When writing recommendations, the GDG aims to identify which individual person or organisation is responsible for implementing it. When this is possible, the recommendation clearly identifies this. When the individual or organisation responsible is not clearly identifiable, this is for commissioners or providers to consider and determine locally.

12.2.2 Focus on the action

Recommendations should begin with what needs to be done. When writing recommendations, keep in mind a reader who is saying, 'what does this mean for me?' Recommendations should be as specific as possible about the exact action being recommended and the group of people for whom it is recommended.

When a recommendation is aimed specifically at an individual person or organisation, this is clearly identifiable. However, the GDG may not be able to identify which individual person or organisation is responsible. In these circumstances, this will be for local consideration and determination

Use direct instructions because they are clearer and easier to follow. Most recommendations should be worded in this way. Assume you are talking to the person who will implement the recommendation.

Examples:

  • Include a locally defined mix of members from partner organisations and key stakeholders, such as patients and the public.

  • Hold meetings sufficiently frequently to ensure decision-making is robust and decisions are made in a reasonable and practical timeframe.

  • Report to relevant corporate governance bodies for each partner organisation appropriately, and as a minimum annually, and by exception when needed.

Exceptions:

  • Recommendations that a specific person 'should' carry out and is directed at a specific person. For example, 'When acting as a doctor, dentist or pharmacist signatory, establish that the clinical and pharmaceutical content is accurate and supported by the best available evidence'.

  • Recommendations that a specific organisation 'should' carry out and is directed at the organisation. For example, 'For each PGD, the provider organisation should:

    • identify a senior, responsible person from within the service to authorise named, registered health professionals to practise under the PGD

    • ensure that authorised health professionals have signed the appropriate documentation.'

Start with a verb describing what the reader should do, such as 'offer', 'include', 'advise', 'determine' or 'ask about' (see sections 12.2.3 and 12.2.4 for advice on the choice of verb).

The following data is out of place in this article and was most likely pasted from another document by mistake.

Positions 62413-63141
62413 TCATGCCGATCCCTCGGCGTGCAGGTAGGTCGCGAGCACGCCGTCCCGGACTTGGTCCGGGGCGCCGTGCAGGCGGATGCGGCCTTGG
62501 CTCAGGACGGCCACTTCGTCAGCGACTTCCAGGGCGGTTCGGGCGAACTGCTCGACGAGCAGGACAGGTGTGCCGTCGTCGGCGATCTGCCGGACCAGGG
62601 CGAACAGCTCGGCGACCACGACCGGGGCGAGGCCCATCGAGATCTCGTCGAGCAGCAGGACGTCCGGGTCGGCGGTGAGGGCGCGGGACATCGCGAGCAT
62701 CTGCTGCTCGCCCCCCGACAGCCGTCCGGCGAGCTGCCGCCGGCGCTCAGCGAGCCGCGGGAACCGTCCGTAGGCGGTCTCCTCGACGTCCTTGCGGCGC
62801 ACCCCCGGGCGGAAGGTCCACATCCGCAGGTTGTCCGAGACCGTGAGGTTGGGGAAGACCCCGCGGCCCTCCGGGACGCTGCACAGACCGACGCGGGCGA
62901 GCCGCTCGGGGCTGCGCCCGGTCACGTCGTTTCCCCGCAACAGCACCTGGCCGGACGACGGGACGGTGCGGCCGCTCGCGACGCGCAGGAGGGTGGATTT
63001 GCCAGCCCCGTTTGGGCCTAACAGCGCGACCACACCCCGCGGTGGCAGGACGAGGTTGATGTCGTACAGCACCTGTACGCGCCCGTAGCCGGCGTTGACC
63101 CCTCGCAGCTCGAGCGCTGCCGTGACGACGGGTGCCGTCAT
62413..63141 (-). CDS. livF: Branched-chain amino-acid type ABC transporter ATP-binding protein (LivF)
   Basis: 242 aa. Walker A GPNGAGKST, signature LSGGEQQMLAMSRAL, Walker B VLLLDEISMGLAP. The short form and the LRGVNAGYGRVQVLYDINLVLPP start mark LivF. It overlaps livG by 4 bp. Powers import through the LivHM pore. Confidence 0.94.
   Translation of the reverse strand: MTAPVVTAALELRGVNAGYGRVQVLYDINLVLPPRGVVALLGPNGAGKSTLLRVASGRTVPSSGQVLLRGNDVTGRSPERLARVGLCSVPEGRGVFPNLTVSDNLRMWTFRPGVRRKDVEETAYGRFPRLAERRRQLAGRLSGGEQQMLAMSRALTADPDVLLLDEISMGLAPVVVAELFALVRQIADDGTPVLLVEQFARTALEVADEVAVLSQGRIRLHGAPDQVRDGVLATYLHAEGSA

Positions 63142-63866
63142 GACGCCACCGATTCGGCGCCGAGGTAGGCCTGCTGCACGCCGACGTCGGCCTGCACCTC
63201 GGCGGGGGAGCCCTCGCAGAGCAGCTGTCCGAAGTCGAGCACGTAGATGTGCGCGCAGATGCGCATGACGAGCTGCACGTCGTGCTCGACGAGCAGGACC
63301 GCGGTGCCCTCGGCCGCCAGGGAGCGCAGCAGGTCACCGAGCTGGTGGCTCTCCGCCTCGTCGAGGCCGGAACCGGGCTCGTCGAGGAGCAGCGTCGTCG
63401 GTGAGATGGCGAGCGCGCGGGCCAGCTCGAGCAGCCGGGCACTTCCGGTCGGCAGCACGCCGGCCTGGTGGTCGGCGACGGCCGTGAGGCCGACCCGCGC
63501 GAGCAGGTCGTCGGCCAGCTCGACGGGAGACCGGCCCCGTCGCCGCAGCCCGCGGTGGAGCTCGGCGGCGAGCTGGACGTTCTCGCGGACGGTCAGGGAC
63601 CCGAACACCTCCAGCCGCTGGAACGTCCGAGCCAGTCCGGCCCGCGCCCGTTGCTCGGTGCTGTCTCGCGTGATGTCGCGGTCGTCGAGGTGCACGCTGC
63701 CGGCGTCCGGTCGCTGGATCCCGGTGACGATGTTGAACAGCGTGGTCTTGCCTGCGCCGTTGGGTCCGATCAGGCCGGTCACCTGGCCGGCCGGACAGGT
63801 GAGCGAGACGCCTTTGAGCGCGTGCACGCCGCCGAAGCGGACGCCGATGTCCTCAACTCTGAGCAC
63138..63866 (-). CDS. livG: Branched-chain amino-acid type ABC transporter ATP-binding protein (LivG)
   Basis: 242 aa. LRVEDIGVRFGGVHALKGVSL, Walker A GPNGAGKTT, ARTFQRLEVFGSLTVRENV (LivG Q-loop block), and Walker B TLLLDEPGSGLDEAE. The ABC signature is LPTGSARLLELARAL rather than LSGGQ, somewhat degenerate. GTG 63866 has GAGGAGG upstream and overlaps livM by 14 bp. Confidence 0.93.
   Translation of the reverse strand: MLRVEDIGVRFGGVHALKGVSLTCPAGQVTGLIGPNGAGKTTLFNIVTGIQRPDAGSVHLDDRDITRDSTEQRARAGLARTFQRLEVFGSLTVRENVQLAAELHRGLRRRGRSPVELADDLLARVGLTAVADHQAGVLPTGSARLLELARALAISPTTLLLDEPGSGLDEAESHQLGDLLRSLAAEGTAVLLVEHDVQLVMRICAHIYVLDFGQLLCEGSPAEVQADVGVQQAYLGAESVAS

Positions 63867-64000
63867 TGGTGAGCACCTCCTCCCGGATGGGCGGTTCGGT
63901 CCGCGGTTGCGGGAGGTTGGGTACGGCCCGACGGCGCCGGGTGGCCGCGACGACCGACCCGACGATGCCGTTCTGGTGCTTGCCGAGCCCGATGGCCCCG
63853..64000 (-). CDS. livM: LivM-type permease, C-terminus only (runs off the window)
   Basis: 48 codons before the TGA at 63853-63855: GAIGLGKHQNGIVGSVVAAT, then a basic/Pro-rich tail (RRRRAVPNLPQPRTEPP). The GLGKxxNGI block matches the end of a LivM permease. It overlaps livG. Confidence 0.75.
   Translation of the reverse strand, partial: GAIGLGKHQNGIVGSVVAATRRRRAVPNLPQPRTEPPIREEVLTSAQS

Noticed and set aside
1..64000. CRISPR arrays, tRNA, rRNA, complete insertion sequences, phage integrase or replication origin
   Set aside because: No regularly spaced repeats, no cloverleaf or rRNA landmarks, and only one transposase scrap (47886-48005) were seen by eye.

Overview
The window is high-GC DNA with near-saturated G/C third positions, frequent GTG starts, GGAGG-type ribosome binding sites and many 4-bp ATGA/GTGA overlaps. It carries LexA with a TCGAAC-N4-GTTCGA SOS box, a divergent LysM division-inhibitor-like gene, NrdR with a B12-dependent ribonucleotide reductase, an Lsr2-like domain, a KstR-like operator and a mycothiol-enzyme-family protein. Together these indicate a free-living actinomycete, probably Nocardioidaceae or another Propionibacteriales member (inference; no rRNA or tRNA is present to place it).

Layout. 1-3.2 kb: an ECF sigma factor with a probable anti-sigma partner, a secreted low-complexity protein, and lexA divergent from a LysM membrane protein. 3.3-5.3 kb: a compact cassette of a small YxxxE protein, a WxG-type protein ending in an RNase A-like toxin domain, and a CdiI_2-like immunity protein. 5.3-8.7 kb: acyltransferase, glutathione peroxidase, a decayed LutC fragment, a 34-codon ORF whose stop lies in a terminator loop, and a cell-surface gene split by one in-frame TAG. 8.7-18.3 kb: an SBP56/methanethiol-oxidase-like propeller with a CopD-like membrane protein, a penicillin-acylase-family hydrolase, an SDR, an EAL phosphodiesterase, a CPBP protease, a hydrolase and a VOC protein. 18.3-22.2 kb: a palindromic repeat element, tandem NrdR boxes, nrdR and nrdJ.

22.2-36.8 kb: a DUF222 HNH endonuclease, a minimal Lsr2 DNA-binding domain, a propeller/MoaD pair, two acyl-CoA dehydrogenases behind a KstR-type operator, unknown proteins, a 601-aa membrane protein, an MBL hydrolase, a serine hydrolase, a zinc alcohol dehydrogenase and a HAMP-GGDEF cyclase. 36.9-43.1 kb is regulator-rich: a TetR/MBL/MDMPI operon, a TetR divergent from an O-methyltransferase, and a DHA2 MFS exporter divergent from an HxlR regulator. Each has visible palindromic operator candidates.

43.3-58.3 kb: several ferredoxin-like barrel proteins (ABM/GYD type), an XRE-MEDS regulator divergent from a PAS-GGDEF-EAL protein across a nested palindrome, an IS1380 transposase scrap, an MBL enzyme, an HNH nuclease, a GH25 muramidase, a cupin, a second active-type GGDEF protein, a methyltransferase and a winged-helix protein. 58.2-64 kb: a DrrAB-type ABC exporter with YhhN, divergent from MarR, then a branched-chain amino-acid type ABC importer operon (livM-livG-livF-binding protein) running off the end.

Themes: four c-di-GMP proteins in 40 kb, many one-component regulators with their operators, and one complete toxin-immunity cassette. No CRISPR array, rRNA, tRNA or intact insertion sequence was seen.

Examples:

  • Include horizon scanning as a standing agenda item on local formulary decision-making group meetings.

  • Determine explicitly how local formulary decision-making groups reach final decisions.

  • Identify the senior person in each profession who is responsible for ensuring that only fully competent, qualified and trained health professionals use PGDs.

Exceptions:

Sometimes it is clearer to start with other details, particularly if recommending different actions for slightly different circumstances or to make the sentence structure simpler. For example:

  • When reviewing the PGD, conduct a literature search to identify new evidence. Ensure this evidence is evaluated to assess its relevance and validity.

  • If operating a local formulary covering a small population, consider sharing resources and establishing joint processes with neighbouring local formulary decision-making groups to avoid duplicating work.

12.2.3 Include what readers need to know

Recommendations should contain enough information to be understood without reference to the evidence or other supporting material. Unnecessary details should not be added, because recommendations are more likely to be followed if they are clear and concise.

  • Define any specialised terminology that is used in the recommendations. Avoid using abbreviations unless your audience is likely to be more familiar with the abbreviation than with the term in full. If abbreviations are essential, define them at first mention and in a glossary.

  • Define the target group or population if it is not obvious from the context. Often it is necessary to define the group or population only in the first of a group of recommendations, if it is clear that the subsequent recommendations in that section relate to the same population, for example, 'patients in care homes'.